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n. (context chemistry English) A type of chemical synthesis that uses compounds isolated from natural sources (such as plant material or bacterial cultures) as starting materials.


Semisynthesis or partial chemical synthesis is a type of chemical synthesis that uses compounds isolated from natural sources (e.g. plant material or bacterial or cell cultures) as starting materials. These natural biomolecules are often large and complex molecules. This is opposed to a total synthesis where large molecules are synthesized through a stepwise combination of small and inexpensive (usually petrochemical) building blocks.

Semisynthesis is usually used when the precursor molecule is too structurally complex, too costly, or too difficult to be produced by total synthesis. From a synthesis viewpoint, life is capable of biosynthesizing structurally complex chemical compound. In some cases, with a small agricultural investment, a plant can be grown to produce chemical intermediates that chemical synthesis would struggle to produce. Elaboration of these intermediates with synthetic chemistry can then cost-effectively provide the complex final targets.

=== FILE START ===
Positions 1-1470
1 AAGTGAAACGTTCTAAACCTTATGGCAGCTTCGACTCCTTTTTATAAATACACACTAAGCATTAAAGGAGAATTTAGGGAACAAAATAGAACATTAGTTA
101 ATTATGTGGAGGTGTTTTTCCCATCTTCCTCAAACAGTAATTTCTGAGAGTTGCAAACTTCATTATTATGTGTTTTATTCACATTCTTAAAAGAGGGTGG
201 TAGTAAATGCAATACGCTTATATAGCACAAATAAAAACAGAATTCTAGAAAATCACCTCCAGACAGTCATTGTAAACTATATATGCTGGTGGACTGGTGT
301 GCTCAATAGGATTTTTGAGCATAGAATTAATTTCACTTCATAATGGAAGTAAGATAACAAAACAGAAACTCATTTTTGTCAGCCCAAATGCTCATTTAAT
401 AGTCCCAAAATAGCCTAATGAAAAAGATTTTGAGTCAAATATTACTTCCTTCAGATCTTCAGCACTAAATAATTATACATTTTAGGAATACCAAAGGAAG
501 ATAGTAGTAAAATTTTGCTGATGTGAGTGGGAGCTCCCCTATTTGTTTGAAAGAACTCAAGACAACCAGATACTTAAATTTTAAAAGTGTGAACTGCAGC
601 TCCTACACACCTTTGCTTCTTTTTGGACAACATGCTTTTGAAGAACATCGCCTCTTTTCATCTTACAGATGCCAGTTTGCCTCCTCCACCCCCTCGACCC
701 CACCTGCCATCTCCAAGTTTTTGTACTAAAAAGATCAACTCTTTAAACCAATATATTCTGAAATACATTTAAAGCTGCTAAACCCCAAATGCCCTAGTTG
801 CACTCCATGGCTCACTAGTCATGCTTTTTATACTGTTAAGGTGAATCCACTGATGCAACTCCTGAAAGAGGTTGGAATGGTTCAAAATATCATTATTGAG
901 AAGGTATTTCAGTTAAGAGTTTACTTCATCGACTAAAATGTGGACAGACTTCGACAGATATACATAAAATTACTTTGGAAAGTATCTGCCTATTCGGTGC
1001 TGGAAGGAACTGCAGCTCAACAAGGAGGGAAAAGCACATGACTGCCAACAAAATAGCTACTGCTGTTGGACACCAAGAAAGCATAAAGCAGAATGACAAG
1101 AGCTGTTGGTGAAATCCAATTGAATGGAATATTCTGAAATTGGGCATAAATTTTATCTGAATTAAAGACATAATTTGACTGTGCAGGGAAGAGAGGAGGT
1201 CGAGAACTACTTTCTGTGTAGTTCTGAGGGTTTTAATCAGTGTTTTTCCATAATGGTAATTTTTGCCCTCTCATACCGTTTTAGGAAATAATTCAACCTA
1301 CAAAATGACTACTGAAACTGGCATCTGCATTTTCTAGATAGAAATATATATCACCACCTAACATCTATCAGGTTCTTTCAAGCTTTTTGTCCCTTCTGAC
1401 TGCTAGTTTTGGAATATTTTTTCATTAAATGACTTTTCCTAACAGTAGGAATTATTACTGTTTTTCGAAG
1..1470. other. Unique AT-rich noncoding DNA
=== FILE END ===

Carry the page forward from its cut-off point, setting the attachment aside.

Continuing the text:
Drugs derived from natural sources are usually produced by harvesting the natural source or through semisynthetic methods: one example is the semisynthesis of LSD from ergotamine, which is isolated from ergot fungus cultures. The commercial production of paclitaxel is also based on semisynthesis (see paclitaxel total synthesis).

The antimalarial drug artemether (a component of Coartem) is a semisynthetic drug derived from naturally occurring artemisinin. Artemisinin contains an undesirable lactone group and which is replaced by an acetal through organic reduction with potassium borohydride and methoxylation: